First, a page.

As a separate product, Owens offers a Reading the Wind DVD for $29.95. This is different than the $12.95 book/CD. It is more like an interactive class.
Played straight through, the DVD offers about 75 minutes of instruction. M.Sgt. Owens says “You will learn more in an hour and fifteen minutes than the host learned in fifteen years in the Marine Corps shooting program. This is a wind class you can attend again and again. [It provides] a simple system for judging the speed, direction and value of the wind.” The DVD also covers mirage reading, wind strategies, bullet BC and more.
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Jerry Miculek — that name is synonymous with revolvers. But Jerry is also one heck of a rifleman, as he demonstrates in this video.
Three Shots Standing at 400 Yards in 4.37 Seconds
For those of use who usually shoot from the bench, hitting a silhouette target at 400 yards from an standing position (unsupported) would be a big challenge. Here Jerry Miculek makes it look easy.
In this video, Jerry hits not one but THREE c-zone targets at 400 yards. And — get this — he does this in under 4.4 seconds starting with his rifle laying on a support. It took Jerry two tries (on his first run he hit 2 out of 3 in 4.65 seconds). On the second attempt (see video starting at 2:19), it takes Jerry just 4.37 seconds to shoulder his rifle, aim, and fire three shots, each hitting a separate steel target. Wow. That’s truly remarkable. Most of us would need ten seconds (or more) just to get the scope on the first target.
Trust us folks, this ain’t easy. It takes remarkable marksmanship skills to shoot with this kind of precision at this kind of pace. As Jerry would say himself, “Not bad for an old guy who needs glasses”.
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“[Elite] shooters have this specific thing that happens in their brain when they are shooting well. Maybe you’d call it a ‘quiet time’. One interpretation is that it is a lack of self-instruction or analysis. Once you are an expert you really shouldn’t be [thinking] ‘don’t do this, don’t do that’.”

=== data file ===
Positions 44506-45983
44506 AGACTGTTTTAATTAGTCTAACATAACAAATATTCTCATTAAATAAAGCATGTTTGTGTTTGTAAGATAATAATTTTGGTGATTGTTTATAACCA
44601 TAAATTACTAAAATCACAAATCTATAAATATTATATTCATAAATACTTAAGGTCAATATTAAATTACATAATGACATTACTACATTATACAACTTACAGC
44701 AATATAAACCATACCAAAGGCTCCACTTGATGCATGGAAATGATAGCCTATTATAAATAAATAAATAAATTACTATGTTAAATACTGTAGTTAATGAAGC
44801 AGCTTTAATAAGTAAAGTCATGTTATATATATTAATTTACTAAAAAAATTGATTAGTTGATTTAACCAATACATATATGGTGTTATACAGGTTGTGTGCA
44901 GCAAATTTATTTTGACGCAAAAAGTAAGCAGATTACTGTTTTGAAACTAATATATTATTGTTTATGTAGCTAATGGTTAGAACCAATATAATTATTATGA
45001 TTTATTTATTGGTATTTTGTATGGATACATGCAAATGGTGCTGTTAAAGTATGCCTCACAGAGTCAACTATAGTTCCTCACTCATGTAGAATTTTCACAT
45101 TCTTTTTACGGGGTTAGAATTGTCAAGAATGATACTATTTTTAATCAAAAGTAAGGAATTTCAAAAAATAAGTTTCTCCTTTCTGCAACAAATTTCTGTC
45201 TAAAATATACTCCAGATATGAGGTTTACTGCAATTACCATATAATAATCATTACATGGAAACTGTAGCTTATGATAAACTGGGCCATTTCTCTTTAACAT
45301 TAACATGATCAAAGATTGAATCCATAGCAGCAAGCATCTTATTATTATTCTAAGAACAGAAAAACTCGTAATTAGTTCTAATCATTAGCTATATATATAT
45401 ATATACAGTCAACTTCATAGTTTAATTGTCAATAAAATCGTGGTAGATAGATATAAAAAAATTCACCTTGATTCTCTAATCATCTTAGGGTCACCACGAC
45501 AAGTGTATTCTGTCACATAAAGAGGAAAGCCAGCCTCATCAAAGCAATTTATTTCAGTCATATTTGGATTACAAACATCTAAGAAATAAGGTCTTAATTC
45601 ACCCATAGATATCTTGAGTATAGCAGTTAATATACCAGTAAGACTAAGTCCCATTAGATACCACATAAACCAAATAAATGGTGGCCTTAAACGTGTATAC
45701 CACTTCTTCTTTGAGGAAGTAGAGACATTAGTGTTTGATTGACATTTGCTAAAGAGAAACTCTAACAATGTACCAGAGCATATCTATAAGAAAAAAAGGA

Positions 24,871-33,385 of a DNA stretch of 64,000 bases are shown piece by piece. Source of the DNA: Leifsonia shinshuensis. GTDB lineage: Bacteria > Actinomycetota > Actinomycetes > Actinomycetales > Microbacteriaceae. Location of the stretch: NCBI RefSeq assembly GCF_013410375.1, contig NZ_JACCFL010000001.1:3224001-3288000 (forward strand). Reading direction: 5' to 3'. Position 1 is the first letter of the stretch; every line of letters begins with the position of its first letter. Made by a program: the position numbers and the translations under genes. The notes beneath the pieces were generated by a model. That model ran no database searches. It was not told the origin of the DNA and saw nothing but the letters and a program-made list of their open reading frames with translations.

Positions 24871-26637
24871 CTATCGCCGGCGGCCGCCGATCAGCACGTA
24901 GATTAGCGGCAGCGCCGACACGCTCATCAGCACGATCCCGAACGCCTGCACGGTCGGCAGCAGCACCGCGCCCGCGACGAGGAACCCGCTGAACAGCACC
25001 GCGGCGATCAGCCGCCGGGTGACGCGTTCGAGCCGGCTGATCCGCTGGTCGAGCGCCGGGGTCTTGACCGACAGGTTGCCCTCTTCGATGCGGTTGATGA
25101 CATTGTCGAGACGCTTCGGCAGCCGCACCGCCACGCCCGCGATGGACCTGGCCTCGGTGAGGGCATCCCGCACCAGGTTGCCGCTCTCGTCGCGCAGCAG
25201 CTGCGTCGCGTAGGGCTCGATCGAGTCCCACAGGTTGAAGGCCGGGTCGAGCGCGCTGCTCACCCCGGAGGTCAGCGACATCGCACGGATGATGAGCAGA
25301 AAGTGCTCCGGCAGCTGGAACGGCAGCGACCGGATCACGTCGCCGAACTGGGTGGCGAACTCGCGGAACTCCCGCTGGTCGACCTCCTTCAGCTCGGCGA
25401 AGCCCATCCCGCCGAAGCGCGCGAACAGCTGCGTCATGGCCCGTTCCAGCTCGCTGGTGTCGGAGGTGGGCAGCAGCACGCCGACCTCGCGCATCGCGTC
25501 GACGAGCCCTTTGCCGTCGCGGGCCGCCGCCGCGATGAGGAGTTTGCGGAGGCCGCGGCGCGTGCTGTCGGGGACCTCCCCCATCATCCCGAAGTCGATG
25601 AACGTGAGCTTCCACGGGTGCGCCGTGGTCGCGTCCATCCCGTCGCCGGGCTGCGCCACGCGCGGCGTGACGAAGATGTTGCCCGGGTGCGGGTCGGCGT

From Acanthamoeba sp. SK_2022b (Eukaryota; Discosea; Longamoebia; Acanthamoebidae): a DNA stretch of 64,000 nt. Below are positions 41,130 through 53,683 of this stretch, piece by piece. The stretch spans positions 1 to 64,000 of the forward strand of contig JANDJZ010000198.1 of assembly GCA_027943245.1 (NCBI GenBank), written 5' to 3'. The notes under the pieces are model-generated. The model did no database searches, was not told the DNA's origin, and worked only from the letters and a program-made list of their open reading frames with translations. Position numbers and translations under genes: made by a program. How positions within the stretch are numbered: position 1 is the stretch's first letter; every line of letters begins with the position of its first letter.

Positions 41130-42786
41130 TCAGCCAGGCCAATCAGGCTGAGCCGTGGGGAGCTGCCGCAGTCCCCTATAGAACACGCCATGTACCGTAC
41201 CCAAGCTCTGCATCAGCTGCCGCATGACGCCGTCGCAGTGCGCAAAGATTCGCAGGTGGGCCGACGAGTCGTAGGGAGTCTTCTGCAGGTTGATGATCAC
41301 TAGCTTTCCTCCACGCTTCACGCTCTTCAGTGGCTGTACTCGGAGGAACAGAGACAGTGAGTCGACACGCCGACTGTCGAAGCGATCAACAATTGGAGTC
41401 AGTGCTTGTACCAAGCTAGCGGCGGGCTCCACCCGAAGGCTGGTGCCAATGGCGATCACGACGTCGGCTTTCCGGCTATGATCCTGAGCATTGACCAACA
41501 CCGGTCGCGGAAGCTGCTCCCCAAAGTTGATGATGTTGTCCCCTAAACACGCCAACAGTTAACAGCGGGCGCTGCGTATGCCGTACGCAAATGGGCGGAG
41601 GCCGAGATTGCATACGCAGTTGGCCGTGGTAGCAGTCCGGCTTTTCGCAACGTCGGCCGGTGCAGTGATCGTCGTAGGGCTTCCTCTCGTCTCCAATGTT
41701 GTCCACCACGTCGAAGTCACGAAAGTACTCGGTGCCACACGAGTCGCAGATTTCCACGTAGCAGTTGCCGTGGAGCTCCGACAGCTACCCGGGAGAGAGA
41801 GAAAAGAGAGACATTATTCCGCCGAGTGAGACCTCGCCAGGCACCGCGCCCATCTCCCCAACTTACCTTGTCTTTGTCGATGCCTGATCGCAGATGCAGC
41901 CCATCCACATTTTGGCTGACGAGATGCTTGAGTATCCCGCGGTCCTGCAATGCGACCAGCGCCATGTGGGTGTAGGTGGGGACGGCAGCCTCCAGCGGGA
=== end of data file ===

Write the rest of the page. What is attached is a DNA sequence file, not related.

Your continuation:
In this video from USA Shooting, a scientist uses brain wave (EEG) and muscle activity monitors to study the biomechanics and cognitive functions involved in competitive shooting. The study explores how elite shooters control their muscles and mind before executing a perfect shot.
In the video, USOC Sports Psychologist Lindsay Thornton works with pistol shooter Teresa Chambers to evaluate (and optimize) Teresa muscle and brain wave activity during shooting. One purpose of the study is to see how a shooter’s muscles function before, during and after a firing sequence. The goal is to use the muscles in the most efficient manner. This reduces fatigue and improves shot-to-shot consistency. Thorton says: “We are trying to define [muscle activity] efficiency with numbers so we can replicate that.”
Thorton is also exploring how a top shooter’s brain functions when he or she is “dialed in” and shooting most accurately. Thornton explains: “We are looking at EEG activity, which is brain wave activity. Research studies show that shooters have this specific thing that happens in their brain when they are shooting well. Maybe you’d call it a ‘quiet time’. One interpretation is that it is a lack of self-instruction or analysis. Once you are an expert you really shouldn’t be [thinking] ‘don’t do this, don’t do that’ — everything should be pretty automatic.” Interestingly, the test showed a specific pattern of Alpha band brain waves right before a trained shooter breaks the shot.
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We recently showed a video of an incident at a pistol match that easily could have resulted in the death of a range worker. If you watched that video (it’s all over the web this web), you’ll understand that one momentary oversight is all it takes to put someone in the hospital (or the morgue). That’s why shooters should be prepared for the worst. Get first-aid training, and carry a basic first-aid kit whenever you go to the range.
Carry a Basic First-Aid Kit Shinnosuke Tanaka, reporter for RECOIL Magazine, offers some good advice: “OK, most of us have seen the [pistol match incident] video. YES, it is RSO’s fault not checking down range enough. BUT it’s your bullet that could hurt someone when it happen. So don’t let someone take care of safety for you, look around one more time after the command ‘Make ready’.”
Four basic firearms safety rules always apply. The Fourth Rule is: “Always be sure of your target and what is beyond it”. Shinnosuke adds: “My own fifth rule is ‘If there is doubt, don’t pull the trigger’.”
Shinnosuke cautions: “If you play with firearms you should know how to deal with gunshot wounds… Carry a simple medical kit. Here is my first aid kid, always carried on top of my shooting pack. Seek professional training and know how to use it. It’s your responsibility to stop the loss of your blood when an accident happens.”
Watch Gun Shot First Aid Video
If someone at a range is seriously injured by a gunshot, you should immediately summon emergency medical professionals. In addition, basic first aid can help stabilize the injured individual. This 55-minute video explains Basic First Aid for Gunshot Wounds: